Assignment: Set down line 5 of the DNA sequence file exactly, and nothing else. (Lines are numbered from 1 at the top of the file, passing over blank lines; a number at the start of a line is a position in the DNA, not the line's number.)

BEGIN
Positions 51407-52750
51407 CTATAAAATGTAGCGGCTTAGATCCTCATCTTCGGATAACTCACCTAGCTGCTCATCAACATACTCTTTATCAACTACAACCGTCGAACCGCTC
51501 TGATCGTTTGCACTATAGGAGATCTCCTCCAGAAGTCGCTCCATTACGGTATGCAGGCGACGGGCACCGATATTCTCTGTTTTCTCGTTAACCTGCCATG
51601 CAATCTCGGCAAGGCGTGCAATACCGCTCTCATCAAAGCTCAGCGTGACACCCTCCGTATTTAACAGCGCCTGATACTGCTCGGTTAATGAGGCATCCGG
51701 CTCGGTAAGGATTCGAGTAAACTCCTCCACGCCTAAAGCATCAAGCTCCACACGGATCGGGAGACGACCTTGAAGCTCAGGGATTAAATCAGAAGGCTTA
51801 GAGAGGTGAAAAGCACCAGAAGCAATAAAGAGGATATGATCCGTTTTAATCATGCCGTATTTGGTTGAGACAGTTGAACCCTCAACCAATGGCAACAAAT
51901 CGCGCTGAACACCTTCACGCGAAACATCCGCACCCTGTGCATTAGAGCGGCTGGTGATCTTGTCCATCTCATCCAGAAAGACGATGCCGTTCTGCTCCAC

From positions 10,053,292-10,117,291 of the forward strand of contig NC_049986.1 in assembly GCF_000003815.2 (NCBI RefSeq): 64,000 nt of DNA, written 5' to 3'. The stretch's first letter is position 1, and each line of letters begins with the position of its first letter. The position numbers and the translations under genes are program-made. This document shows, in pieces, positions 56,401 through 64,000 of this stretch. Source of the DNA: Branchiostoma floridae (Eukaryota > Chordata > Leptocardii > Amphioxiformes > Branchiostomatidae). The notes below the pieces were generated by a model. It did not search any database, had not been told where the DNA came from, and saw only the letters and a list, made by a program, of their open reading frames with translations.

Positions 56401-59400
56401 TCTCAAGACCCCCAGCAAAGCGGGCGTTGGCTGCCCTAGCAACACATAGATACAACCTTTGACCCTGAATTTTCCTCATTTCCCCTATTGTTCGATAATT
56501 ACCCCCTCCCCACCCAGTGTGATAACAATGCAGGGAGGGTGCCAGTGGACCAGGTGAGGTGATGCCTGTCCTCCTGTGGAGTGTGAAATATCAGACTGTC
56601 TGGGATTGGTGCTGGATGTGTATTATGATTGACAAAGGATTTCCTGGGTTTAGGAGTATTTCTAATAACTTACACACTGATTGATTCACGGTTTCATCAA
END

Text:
51701 CTCGGTAAGGATTCGAGTAAACTCCTCCACGCCTAAAGCATCAAGCTCCACACGGATCGGGAGACGACCTTGAAGCTCAGGGATTAAATCAGAAGGCTTA